The fallout between Red Bull and their engine supplier Renault is continuing and is putting the former champions in a particularly awkward dilemma.
The two have been trading barbs since the opening race of the season in Australia, as Red Bull put the blame for their poor performance at Albert Park squarely at their partner's door.
Both Daniel Ricciardo and Daniil Kvyat complained all weekend about the V6 power unit being virtually undrivable in Melbourne as well as been approximately 100 brake horsepower down on their rivals Mercedes and Ferrari.
Article continues below
Red Bull chassis as much to blame - Renault
The reliability wasn't much better as Ricciardo had to switch to a second of four allocated engines for this year and Kvyat failed to make the start as an oil pressure issue prevented him from making the start.
The French manufacturer has since gone on an aggressive development programme and claims that progress has been made as they refine the software learning from the data collected at the first race.
Article continues below
Blame game in full swing
Despite that, however, Renault is refusing to take full responsibility for Red Bull's problems after being quoted by Crash.net as saying some of the huge deficit to their rivals on track are as much chassis as they are engine based.
“It's therefore the overall package that needs some help and we have been working with the team to move forward,” Cyril Abiteboul the head of Renault Sport added.
“We've been particularly aggressive in development and we should see the results a lot more clearly in Malaysia, particularly since we have had the opportunity to refine the power unit using the data from Australia.
“Work is still ongoing but even now we are in a completely different place to where we finished Melbourne.”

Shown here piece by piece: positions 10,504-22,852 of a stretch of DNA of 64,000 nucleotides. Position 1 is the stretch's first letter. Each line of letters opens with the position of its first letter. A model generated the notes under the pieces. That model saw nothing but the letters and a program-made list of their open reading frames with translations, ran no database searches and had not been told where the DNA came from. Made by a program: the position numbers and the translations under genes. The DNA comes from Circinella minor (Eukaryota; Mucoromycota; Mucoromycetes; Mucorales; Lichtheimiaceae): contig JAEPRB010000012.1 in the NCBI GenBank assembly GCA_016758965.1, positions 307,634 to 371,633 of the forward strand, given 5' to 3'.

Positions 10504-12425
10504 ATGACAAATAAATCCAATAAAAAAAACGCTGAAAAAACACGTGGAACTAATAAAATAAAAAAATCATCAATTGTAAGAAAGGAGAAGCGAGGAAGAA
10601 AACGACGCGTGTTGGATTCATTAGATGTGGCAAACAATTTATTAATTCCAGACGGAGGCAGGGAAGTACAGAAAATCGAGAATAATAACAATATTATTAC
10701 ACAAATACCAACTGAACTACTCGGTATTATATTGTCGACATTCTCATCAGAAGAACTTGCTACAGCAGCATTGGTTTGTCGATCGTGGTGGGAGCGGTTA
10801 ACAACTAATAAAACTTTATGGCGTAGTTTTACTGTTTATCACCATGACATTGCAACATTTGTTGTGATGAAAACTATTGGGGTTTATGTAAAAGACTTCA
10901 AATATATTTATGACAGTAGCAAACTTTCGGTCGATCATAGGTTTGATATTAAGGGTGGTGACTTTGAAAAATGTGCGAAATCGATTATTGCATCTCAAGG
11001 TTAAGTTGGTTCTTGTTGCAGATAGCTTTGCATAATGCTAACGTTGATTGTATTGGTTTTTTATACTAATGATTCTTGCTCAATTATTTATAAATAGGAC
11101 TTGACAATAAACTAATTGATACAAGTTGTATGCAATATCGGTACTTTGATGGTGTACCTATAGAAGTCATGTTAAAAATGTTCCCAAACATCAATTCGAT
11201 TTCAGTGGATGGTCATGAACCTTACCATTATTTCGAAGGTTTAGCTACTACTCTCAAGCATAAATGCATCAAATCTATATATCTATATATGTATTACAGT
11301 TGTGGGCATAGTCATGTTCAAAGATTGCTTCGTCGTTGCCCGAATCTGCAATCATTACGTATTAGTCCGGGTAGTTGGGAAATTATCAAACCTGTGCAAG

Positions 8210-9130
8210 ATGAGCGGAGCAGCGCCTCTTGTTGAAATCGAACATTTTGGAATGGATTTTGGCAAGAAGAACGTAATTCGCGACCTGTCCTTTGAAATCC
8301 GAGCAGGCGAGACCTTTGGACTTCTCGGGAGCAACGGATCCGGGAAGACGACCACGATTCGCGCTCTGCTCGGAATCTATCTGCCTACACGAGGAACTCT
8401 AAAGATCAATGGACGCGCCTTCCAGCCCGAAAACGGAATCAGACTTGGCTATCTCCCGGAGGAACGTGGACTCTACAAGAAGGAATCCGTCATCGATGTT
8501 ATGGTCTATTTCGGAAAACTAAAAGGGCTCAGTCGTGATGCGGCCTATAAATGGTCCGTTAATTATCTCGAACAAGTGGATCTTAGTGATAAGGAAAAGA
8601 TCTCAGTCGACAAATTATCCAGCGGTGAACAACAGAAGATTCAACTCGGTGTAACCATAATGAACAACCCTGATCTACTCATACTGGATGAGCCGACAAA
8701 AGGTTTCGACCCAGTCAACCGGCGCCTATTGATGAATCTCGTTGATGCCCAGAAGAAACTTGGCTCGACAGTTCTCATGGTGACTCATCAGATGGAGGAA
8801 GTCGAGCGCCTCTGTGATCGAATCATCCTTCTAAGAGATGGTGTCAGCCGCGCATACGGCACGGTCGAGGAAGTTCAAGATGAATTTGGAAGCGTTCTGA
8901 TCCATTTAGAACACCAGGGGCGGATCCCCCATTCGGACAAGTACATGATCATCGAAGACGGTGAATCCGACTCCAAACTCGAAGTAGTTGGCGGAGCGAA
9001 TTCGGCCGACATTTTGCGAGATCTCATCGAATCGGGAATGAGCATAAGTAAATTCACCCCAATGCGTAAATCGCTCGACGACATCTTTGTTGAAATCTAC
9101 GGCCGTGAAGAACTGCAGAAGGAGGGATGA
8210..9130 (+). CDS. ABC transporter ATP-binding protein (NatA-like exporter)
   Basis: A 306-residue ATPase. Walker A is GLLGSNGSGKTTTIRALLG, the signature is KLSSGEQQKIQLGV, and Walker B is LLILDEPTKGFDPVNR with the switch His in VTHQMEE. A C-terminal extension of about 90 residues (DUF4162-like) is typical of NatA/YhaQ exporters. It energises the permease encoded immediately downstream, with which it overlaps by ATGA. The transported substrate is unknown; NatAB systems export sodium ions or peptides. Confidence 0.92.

Later, however, Abiteboul would be more scathing in his comments towards Red Bull and focussed his attack on designer Adrian Newey.
“It's hard to have a partner who lies,” Abiteboul told French publication Auto Hebdo. “Adrian [Newey] is a charming gentleman and an outstanding engineer, but he spent his life in criticising his engine suppliers. He's too old to change.”
Toro Rosso progress backing up claim
Backing up Renault's claims, however, it does seem clear that the issues facing Red Bull are more extreme than those seen at Toro Rosso.
The junior team was close to the top of the mileage charts in pre-season testing and enjoyed some success at the opening race with Carlos Sainz scoring points albeit with team-mate Max Verstappen retiring.
Much of their progress is down to a different design philosophy between the two Red Bull-backed teams. With Newey, Red Bull have always been very extreme cars aerodynamically without much care for the mechanical parts inside and that has sometimes led to greater unreliability, whereas Toro Rosso follow in Williams direction and produce a very slippery car that can achieve much higher speeds than its bigger brother but not match it in the corners.
Because of the less extreme packaging at the rear of the Toro Rosso it also allows for great cooling and therefore, usually, better reliability.
Did Renault cause Red Bull fall?
On Red Bull's part their argument hasn't just been about how poor the Renault power unit was but how uneven the four power units in F1 currently are.
Team boss Christian Horner even suggested efforts should be made the equalise the engine performance but his comments were largely met with a negative response.
Most see them as mere sour grapes that the team have fallen so far from the heights they were at the end of 2013 but in two ways Red Bull's downfall is Renault's fault.
It was the French carmaker who led the calls for the more fuel efficient engine formula, which resulted in the V6 turbo hybrids of today, and then in the developmental race of the new power units, that they called for, they fell behind the big money spenders at Ferrari and particularly Mercedes, also, given Honda's investment it may be that they too will overtake Renault in the months ahead.
Red Bull, Renault heading for divorce?
Interestingly, the recent drop in relations between team and supplier comes as speculation suggests Renault are considering a full return to F1 as a works team and to do so they could purchase Red Bull's junior outfit.
Should that be the case it would likely see Red Bull look elsewhere for their power units. As there is a belief that a working partnership is now more beneficial than simply being a customer, it is being suggested that they could entice another car maker back into the sport with Volkswagen or build their own engines in-house.
Certainly any deal with any of the other three suppliers currently in F1 would seem very unlikely indeed so, going forward, its a case of either getting down to work and making the improvement to close the gap with Renault or start making plans for life after their long-time supplier, a road that could take several more years to return to the top. A very tricky decision indeed for the former world champions.